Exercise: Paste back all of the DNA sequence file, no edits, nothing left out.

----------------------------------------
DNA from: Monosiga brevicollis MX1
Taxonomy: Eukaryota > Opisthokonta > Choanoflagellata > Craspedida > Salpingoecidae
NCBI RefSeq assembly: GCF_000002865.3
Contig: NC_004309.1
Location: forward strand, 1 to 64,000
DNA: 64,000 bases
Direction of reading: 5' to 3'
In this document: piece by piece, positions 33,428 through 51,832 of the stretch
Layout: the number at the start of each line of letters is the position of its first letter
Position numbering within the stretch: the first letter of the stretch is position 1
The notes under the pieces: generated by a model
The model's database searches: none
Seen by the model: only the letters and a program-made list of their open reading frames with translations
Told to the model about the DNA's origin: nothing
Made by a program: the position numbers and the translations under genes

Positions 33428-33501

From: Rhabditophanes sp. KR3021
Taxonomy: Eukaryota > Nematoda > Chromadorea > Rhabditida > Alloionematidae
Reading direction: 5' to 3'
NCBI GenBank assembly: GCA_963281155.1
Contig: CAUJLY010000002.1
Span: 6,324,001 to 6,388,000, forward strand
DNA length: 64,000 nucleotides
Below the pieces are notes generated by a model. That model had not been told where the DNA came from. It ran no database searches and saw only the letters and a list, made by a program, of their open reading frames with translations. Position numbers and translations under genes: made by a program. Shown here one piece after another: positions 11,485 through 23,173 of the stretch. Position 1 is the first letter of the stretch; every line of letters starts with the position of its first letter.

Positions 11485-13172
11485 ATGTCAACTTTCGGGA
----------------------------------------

DNA from: Monosiga brevicollis MX1
Taxonomy: Eukaryota > Opisthokonta > Choanoflagellata > Craspedida > Salpingoecidae
NCBI RefSeq assembly: GCF_000002865.3
Contig: NC_004309.1
Location: forward strand, 1 to 64,000
DNA: 64,000 bases
Direction of reading: 5' to 3'
In this document: piece by piece, positions 33,428 through 51,832 of the stretch
Layout: the number at the start of each line of letters is the position of its first letter
Position numbering within the stretch: the first letter of the stretch is position 1
The notes under the pieces: generated by a model
The model's database searches: none
Seen by the model: only the letters and a program-made list of their open reading frames with translations
Told to the model about the DNA's origin: nothing
Made by a program: the position numbers and the translations under genes

Positions 33428-33501

From: Rhabditophanes sp. KR3021
Taxonomy: Eukaryota > Nematoda > Chromadorea > Rhabditida > Alloionematidae
Reading direction: 5' to 3'
NCBI GenBank assembly: GCA_963281155.1
Contig: CAUJLY010000002.1
Span: 6,324,001 to 6,388,000, forward strand
DNA length: 64,000 nucleotides
Below the pieces are notes generated by a model. That model had not been told where the DNA came from. It ran no database searches and saw only the letters and a list, made by a program, of their open reading frames with translations. Position numbers and translations under genes: made by a program. Shown here one piece after another: positions 11,485 through 23,173 of the stretch. Position 1 is the first letter of the stretch; every line of letters starts with the position of its first letter.

Positions 11485-13172
11485 ATGTCAACTTTCGGGA